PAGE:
Stephanie Jenzer - Wednesday Feb. 5, 2014 06:45

Patrick Chan, chasing Sochi gold and an end to 'the curse'

Brian Orser, Kurt Browning, Elvis Stojko weigh in

Clockwise from bottom right, Brian Orser, Elvis Stojko and Kurt Browning all have sympathy for Patrick Chan as he heads into the Sochi Olympics as the favourite to win. (Getty Images)

It’s one of those facts that makes you want to check the world and Olympic record books over and over again. And believe me, I’ve done that more than a few times.

Just consider some of the names on this list of champions: Brian Orser, Kurt Browning, Elvis Stojko.

Including the man who has most recently stood atop the podium – and Patrick Chan has done it for three consecutive years – Canada boasts seven World Champion male figure skaters. Over the years, they’ve claimed 14 world titles. Fourteen!

Yet, in the history of men’s figure skating, a Canadian has never been Olympic champion.

Stojko told me those stats “boggle the mind.” Browning described it as “the curse.” Orser just shook his head, raised his hand and said with a sheepish grin, “Guilty.”

The Olympic gold medal, Chan’s “holy grail,” has eluded Canadian men’s world champions since the early 1960s.

Donald Jackson won the title in 1962; Donald McPherson in 1963. Orser, Browning and Stojko dominated headlines because of victories through the 1980s and 1990s. A decade later, Jeffrey Buttle took a world title.

But none of them reached the pinnacle, though Orser and Stojko came close.

Some would say if today’s judging system had been in place at the 1988 Olympics in Calgary, Orser would have broken the “curse” a long time ago. But it was the other Brian, American Brian Boitano, who claimed gold.

For Stojko, Nagano in 1998 was probably his best chance, but a bout with the flu and a lingering groin injury meant he could barely skate. It seemed like only near super-human effort carried him through to an Olympic silver medal.

In a series of very candid interviews, Orser, Browning, Stojko all opened up about what they went through chasing and falling short of Olympic gold.

Orser told me he couldn’t watch a video of his long program for years; it was simply too painful. He thought he had let down his family, his country and himself. The struggle went on for 10 years before he says he matured and realized he had skated his very best.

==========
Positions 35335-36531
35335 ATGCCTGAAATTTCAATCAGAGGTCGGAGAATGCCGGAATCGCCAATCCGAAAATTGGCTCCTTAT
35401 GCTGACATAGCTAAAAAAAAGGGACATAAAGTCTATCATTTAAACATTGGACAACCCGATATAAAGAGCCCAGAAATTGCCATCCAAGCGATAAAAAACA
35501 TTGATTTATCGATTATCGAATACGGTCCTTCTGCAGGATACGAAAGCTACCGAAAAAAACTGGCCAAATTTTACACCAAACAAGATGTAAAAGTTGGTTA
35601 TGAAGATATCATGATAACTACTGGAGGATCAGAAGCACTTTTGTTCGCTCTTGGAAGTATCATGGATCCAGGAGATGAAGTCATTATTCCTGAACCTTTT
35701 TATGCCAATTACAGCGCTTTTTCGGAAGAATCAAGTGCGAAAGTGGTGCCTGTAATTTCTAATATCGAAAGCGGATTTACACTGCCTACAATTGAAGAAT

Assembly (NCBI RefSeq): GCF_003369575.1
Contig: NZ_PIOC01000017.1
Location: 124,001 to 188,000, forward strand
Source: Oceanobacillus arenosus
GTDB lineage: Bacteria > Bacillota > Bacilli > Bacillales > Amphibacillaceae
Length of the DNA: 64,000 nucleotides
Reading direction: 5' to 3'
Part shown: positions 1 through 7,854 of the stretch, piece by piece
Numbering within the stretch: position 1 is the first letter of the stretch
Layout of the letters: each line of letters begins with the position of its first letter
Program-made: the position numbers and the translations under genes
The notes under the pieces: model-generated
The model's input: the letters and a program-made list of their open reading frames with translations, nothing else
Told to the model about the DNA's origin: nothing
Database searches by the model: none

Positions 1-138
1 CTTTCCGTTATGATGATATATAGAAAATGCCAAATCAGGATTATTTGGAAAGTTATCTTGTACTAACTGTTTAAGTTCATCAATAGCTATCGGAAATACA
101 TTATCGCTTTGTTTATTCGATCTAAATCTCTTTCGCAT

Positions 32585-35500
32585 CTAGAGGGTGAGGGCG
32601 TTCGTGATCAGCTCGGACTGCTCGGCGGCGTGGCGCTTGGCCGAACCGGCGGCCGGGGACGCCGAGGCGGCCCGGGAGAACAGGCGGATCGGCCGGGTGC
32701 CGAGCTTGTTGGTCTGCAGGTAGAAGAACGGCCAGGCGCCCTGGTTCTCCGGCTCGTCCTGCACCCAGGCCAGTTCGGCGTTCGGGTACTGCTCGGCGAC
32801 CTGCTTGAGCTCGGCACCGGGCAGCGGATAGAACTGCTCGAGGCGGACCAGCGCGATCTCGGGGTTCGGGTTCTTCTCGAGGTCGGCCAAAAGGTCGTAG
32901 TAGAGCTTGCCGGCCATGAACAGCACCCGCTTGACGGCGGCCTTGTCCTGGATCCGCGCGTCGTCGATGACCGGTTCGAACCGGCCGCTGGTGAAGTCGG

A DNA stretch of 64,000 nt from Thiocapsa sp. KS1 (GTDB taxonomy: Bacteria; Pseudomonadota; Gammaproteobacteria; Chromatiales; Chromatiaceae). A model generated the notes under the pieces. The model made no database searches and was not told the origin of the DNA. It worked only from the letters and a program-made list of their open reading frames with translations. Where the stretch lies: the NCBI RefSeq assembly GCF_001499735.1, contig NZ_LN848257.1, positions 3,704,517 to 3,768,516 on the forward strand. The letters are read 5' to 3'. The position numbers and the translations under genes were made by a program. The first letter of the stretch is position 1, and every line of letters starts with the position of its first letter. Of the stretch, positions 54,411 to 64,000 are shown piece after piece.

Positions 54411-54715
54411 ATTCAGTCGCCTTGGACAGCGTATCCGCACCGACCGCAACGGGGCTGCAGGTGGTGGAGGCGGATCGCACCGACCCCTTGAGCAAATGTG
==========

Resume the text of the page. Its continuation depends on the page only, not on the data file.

Browning spoke with real honesty about the injuries that dashed his Olympic hopes in Albertville, how he didn’t enjoy a moment of those Games. And about the “crazy fall” he just couldn’t shake off in Lillehammer, sending another pile of great expectations crashing to the ice.

In Japan, Stojko faced so much pressure from the media and himself, and so much physical pain, that if he had fallen during his long program, he told me, he doesn’t think he would have been able to get up. As it was, by the time he was finished his routine, he was shattered. He says he felt something break inside of him, and a wound opened up that took a very long time and a move to another country (Mexico) to heal.

Each of these men can recall their Olympic experiences, every nuance of every warm-up, every spin, every jump of their competitions, with incredible detail. Every emotion, too.

Each of them also have some sense of what Patrick Chan is facing right now, the reigning world champion heading into the Olympics.

Along with Buttle, who is now his choreographer, they all have some pretty sage advice to share with Chan as he gets set to face the competition in Sochi.

You’ll hear some of that and more in an upcoming CBC special, Chasing Gold, for The National and CBC News Network.

In it, Chan himself shares his feelings on facing the pressure to become Olympic champion. And even knowing the history, how he views it more of a mountain to climb, rather than a burden to carry.

But he predicts gold is within his reach.

“I think it’s time,” he says.

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